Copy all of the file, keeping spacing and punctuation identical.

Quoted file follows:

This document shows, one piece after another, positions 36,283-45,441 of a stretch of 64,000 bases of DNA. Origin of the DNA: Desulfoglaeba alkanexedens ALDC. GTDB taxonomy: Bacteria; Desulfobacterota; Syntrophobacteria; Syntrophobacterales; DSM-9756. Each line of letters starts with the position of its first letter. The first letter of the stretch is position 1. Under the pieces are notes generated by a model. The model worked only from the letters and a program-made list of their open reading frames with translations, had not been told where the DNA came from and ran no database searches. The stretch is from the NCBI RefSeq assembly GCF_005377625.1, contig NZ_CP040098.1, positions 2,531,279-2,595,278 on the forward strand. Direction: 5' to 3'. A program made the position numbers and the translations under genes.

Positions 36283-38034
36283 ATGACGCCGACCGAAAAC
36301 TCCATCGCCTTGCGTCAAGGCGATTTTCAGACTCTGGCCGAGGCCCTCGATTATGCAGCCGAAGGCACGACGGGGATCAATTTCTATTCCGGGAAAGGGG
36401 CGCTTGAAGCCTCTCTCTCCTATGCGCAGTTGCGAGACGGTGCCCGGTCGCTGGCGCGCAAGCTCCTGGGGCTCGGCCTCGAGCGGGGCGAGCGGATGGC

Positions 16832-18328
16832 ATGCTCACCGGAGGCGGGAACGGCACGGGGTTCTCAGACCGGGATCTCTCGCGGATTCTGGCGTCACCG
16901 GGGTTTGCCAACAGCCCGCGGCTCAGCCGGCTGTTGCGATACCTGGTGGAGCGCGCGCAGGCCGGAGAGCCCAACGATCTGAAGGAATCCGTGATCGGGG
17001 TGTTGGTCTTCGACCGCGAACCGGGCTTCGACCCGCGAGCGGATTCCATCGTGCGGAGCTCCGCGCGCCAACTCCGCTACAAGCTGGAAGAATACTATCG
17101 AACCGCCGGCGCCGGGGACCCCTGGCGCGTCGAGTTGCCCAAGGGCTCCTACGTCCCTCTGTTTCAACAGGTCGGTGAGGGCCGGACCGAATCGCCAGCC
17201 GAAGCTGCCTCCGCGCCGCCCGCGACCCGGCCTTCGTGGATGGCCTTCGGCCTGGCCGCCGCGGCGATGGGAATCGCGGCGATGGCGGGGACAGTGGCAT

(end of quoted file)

This document shows, one piece after another, positions 36,283-45,441 of a stretch of 64,000 bases of DNA. Origin of the DNA: Desulfoglaeba alkanexedens ALDC. GTDB taxonomy: Bacteria; Desulfobacterota; Syntrophobacteria; Syntrophobacterales; DSM-9756. Each line of letters starts with the position of its first letter. The first letter of the stretch is position 1. Under the pieces are notes generated by a model. The model worked only from the letters and a program-made list of their open reading frames with translations, had not been told where the DNA came from and ran no database searches. The stretch is from the NCBI RefSeq assembly GCF_005377625.1, contig NZ_CP040098.1, positions 2,531,279-2,595,278 on the forward strand. Direction: 5' to 3'. A program made the position numbers and the translations under genes.

Positions 36283-38034
36283 ATGACGCCGACCGAAAAC
36301 TCCATCGCCTTGCGTCAAGGCGATTTTCAGACTCTGGCCGAGGCCCTCGATTATGCAGCCGAAGGCACGACGGGGATCAATTTCTATTCCGGGAAAGGGG
36401 CGCTTGAAGCCTCTCTCTCCTATGCGCAGTTGCGAGACGGTGCCCGGTCGCTGGCGCGCAAGCTCCTGGGGCTCGGCCTCGAGCGGGGCGAGCGGATGGC

Positions 16832-18328
16832 ATGCTCACCGGAGGCGGGAACGGCACGGGGTTCTCAGACCGGGATCTCTCGCGGATTCTGGCGTCACCG
16901 GGGTTTGCCAACAGCCCGCGGCTCAGCCGGCTGTTGCGATACCTGGTGGAGCGCGCGCAGGCCGGAGAGCCCAACGATCTGAAGGAATCCGTGATCGGGG
17001 TGTTGGTCTTCGACCGCGAACCGGGCTTCGACCCGCGAGCGGATTCCATCGTGCGGAGCTCCGCGCGCCAACTCCGCTACAAGCTGGAAGAATACTATCG
17101 AACCGCCGGCGCCGGGGACCCCTGGCGCGTCGAGTTGCCCAAGGGCTCCTACGTCCCTCTGTTTCAACAGGTCGGTGAGGGCCGGACCGAATCGCCAGCC
17201 GAAGCTGCCTCCGCGCCGCCCGCGACCCGGCCTTCGTGGATGGCCTTCGGCCTGGCCGCCGCGGCGATGGGAATCGCGGCGATGGCGGGGACAGTGGCAT